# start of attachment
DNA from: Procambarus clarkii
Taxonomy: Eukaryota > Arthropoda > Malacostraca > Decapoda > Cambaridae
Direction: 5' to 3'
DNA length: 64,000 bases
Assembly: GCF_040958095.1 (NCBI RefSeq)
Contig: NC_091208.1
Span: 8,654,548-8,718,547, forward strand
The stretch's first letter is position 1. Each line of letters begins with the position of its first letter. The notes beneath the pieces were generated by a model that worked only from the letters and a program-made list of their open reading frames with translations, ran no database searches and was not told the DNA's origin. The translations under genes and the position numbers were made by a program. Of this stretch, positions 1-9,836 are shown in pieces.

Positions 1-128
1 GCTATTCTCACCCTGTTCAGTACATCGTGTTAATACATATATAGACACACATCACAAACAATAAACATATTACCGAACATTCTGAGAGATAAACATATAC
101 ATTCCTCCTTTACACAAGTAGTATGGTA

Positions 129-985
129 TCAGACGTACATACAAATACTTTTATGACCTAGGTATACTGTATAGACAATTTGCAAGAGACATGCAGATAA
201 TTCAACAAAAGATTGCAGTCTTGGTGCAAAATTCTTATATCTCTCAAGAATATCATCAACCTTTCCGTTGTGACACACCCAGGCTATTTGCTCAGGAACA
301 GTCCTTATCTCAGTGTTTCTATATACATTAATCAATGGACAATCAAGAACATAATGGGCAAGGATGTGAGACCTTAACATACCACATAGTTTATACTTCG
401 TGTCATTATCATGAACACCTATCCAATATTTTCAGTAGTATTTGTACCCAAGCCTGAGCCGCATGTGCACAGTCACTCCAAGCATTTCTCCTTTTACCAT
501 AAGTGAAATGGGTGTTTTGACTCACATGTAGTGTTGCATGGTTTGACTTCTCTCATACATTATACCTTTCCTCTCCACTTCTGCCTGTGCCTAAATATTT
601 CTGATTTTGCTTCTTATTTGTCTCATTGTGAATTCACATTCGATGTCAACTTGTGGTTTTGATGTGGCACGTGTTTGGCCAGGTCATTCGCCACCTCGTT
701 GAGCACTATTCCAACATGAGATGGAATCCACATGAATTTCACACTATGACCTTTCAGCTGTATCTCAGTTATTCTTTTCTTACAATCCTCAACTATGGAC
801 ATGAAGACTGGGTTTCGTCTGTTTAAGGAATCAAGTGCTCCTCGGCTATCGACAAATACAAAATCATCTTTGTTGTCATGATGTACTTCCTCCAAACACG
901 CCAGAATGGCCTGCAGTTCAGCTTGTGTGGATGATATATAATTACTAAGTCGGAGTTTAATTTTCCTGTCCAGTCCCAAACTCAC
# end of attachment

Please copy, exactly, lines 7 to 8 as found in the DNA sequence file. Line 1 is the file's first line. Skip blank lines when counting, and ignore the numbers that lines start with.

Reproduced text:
Span: 8,654,548-8,718,547, forward strand
The stretch's first letter is position 1. Each line of letters begins with the position of its first letter. The notes beneath the pieces were generated by a model that worked only from the letters and a program-made list of their open reading frames with translations, ran no database searches and was not told the DNA's origin. The translations under genes and the position numbers were made by a program. Of this stretch, positions 1-9,836 are shown in pieces.